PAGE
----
We don’t remember machines, but no-one forgets the experience of someone holding a hand, explaining things and listening
This is an edited version of an article first published by The Guardian
“Doctor, will they replace you with a robot?”
The question takes me by surprise, but I suppress my instinct to laugh.
His life has been marked by mental illness and cancer. The first diagnosis presented after a series of missed opportunities as he cycled through woeful visits that ignored his symptoms. Finally, one doctor listened and his life changed.
In retrospect, his cancer was just waiting to be found by the first person to seriously entertain the notion that mental illness often coexists with physical illness. Fortunately, the cancer was amenable to a cure.
Many years later, he faced a difficult decision when the cancer recurred and could not be removed. It was causing no symptoms and, in fact, he felt great. Chemotherapy was feasible, but the timing must be right. Give it too soon and he’d confront toxicities; leave it too late and he might miss the window of opportunity. Given the same equation, different people arrive at different conclusions.
“What is important to you?” I asked when we first met.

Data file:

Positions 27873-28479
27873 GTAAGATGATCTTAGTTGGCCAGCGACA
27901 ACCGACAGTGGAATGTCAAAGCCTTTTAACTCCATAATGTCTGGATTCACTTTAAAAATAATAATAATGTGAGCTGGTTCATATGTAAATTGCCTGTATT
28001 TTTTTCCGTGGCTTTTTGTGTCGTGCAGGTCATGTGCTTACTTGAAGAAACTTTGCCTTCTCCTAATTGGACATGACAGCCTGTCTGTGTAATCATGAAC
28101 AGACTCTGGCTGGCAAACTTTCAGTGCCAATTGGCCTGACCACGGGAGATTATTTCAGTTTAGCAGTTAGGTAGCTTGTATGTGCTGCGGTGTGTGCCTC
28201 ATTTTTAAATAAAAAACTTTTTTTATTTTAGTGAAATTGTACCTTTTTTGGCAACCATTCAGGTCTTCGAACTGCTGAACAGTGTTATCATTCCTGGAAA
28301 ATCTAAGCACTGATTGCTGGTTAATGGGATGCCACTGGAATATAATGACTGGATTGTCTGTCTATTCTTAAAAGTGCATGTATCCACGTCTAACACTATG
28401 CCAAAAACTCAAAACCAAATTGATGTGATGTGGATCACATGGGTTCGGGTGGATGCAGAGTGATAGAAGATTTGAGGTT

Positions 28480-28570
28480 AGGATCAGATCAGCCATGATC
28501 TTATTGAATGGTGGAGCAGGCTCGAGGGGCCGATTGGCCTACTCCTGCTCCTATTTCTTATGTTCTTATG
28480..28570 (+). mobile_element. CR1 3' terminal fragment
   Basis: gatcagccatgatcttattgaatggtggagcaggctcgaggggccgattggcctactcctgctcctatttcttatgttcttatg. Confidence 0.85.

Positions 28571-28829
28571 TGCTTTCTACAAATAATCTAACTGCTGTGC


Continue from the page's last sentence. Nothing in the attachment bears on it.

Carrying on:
His grandchildren, he replied. Having missed out on their early years, now he played with them and helped them with homework, but the best part of the day was driving them to school. This simple wish became the defining theme of his journey, and he chose to defer treatment.
A year passed before things changed, although he remained well. I presented his choices – the standard recommendation of an aggressive regimen with substantial toxicities or a less intensive combination with less toxicity but, potentially, less efficacy.
“What would you do?” His eyes looked at me searchingly.
I told him honestly that different oncologists would advise differently – some would go all out while others might adopt a stepwise approach. Also, statistics applied to groups rather than an individual. For example, no one could have said he’d stay well for so long without treatment and it was hard to say how he would now respond to treatment.
I gently led him back to the same question: “What matters to you?”
“My quality of life.”
“Would a potential few months of extra survival sway your decision?”
“Not at the cost of suffering.”
The virtues of artificial intelligence?
This time, he accepted ‘a sniff’ of chemotherapy, and now, all the headlines proclaiming the virtues of artificial intelligence in overcoming the limitations of human medicine have got him thinking.
A watch to tally our steps, count our calories, nudge us to exercise and even detect heart abnormalities. Algorithms that beat radiologists at reading mammograms. Robots that detect the earliest signs of Alzheimer’s disease through eye patterns years before the sufferer notices something amiss.
Robots that delve into places where surgeons can’t. Computers that beat pathologists in tirelessly and accurately examining slides. There are machines that outclass oncologists in predicting who will respond favourably to chemotherapy.
No wonder he is worried.